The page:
US teachers resist reopening schools despite European lessons

Classrooms across Washington DC are filling up with children again — except there are no teachers. Under the unusual arrangement, pupils are supervised by non-teaching and non-unionised staff and taught with iPads at their desks.

Few agree on who is to blame. Randi Weingarten, president of the American Federation of Teachers, the national union for teaching staff, says the Washington city government is responsible, insisting that staff would return as long as it remained on a voluntary basis. State officials criticise Donald Trump’s administration for failing to halt the pandemic.

“DC is a mess,” said Ms Weingarten. “But it doesn’t have to be like that — it is very frustrating.”

The impasse is symptomatic of a wider reluctance across the US to reopen schools, just as European countries seem to have overcome it. This autumn, schools reopened in most of Europe. Many governments initially did so primarily to help parents return to work and boost their economies. They also worried about lagging education attainment, especially for the younger students. But since then, they have been buoyed by a growing body of evidence suggesting children are less likely to spread the disease and that school reopenings have had little impact on outbreaks.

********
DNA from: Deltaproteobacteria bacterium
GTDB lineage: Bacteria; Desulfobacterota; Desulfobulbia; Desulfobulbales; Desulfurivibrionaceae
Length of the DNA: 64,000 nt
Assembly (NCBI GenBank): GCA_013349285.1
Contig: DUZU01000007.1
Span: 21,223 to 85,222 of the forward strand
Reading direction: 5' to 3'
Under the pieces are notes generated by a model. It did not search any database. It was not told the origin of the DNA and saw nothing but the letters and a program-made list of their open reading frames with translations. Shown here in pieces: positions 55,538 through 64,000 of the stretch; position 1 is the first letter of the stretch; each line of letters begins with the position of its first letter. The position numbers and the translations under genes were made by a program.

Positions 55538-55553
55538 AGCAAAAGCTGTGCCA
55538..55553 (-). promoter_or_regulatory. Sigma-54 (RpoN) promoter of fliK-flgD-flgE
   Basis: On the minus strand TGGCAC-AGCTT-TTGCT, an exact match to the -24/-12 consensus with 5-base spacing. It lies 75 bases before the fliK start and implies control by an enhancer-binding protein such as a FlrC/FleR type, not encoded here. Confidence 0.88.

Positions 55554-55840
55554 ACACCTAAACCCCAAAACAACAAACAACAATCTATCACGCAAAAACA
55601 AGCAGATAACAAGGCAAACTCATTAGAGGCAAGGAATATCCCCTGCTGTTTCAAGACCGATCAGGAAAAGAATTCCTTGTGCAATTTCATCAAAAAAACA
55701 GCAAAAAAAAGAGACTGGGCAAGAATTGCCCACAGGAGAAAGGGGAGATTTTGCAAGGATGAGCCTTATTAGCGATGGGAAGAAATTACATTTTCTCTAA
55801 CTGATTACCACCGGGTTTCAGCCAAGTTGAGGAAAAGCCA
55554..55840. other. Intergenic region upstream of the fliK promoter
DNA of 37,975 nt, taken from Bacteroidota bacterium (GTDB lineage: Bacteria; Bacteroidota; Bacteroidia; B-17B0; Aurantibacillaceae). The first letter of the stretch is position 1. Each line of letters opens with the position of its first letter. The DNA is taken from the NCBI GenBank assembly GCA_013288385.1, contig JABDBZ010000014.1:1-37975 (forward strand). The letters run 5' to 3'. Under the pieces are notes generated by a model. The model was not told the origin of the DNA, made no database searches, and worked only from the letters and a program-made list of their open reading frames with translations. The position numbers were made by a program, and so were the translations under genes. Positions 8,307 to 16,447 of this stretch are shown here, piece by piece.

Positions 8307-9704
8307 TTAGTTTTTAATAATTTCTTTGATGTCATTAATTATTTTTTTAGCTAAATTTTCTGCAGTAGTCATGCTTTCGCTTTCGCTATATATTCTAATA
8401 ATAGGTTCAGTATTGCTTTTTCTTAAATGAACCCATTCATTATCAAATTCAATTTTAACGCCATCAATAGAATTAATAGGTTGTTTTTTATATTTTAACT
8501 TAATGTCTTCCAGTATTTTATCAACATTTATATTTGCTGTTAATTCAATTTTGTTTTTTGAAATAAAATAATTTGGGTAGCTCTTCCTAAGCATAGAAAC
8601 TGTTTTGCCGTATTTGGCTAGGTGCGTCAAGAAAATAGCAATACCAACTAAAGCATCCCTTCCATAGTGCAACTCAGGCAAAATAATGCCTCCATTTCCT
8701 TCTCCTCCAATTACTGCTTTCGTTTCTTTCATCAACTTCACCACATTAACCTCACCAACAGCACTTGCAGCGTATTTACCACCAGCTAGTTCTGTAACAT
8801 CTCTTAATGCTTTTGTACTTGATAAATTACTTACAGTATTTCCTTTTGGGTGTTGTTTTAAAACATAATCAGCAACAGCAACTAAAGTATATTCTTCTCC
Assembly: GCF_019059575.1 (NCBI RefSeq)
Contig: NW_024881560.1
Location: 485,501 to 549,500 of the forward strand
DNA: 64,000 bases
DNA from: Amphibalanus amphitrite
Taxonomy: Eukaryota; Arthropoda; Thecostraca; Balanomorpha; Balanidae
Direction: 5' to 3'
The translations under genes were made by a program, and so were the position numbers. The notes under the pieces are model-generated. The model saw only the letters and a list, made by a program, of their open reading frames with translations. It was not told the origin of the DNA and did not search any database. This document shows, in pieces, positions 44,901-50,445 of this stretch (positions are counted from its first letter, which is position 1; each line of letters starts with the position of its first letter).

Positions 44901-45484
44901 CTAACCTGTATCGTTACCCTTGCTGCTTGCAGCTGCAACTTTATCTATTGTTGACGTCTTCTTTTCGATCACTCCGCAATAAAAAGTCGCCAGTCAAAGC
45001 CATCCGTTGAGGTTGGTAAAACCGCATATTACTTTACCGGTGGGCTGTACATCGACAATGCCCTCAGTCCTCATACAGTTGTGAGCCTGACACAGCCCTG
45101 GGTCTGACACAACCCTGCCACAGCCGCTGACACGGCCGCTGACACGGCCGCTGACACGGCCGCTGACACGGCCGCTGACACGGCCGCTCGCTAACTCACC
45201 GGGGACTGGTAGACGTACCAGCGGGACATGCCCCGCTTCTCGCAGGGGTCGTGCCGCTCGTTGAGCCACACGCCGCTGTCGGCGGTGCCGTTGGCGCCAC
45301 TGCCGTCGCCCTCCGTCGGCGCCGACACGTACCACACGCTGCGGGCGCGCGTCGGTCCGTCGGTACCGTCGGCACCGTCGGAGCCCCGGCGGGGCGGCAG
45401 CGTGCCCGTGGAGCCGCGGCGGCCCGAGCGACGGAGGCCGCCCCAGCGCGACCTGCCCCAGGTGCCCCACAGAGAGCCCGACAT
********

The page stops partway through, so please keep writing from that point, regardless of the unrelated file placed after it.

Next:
Restarting schools in Norway and Denmark, which took the jump earlier than most countries, did not appear to result in a new Covid-19 surge. Since then, the rest of Europe has followed suit. In the UK, France, Germany, Spain and across most of the continent, the reopening has not had any noticeable impact on the pandemic.

Children in class in Mairena del Aljarafe near Seville in Spain © Cristina Quicler/AFP/Getty

In England, for instance, outbreaks occurred in just four in every 100 primary schools after they opened, although in 22 out of every 100 secondary schools, according to data from health authorities. Other scientific data from other parts of the world show that the younger the children, the less likely they are to spread the virus.

Out of 94 countries that reopened their schools in the autumn, 88 have avoided further national closures thanks to reinforced health measures such as the compulsory wearing of masks on school premises and social distancing in classrooms, according to Insights for Education, a global education think-tank.

Israel has been a noticeable exception: cases more than doubled in the 50 days after schools reopened in late May, with many cases being linked to children aged 10 to 19. Scientists struggle to explain why, but some have blamed searing temperatures that prompted students and teachers to abandon their masks.

Chart showing that Israel’s surge in cases following school reopening was the exception to the rule in the spring

In the US, some Republican-run states, including North Dakota, reopened their schools after the summer break, often under pressure from the Trump administration. Four months on, local officials are surprised at how they were able to preserve classrooms from the pandemic, even as infections spread fast into the community.

“We did not have mass absences due to students getting infected and having to stay off school,” said Terry Brenner, superintendent for public schools in Grand Forks, North Dakota.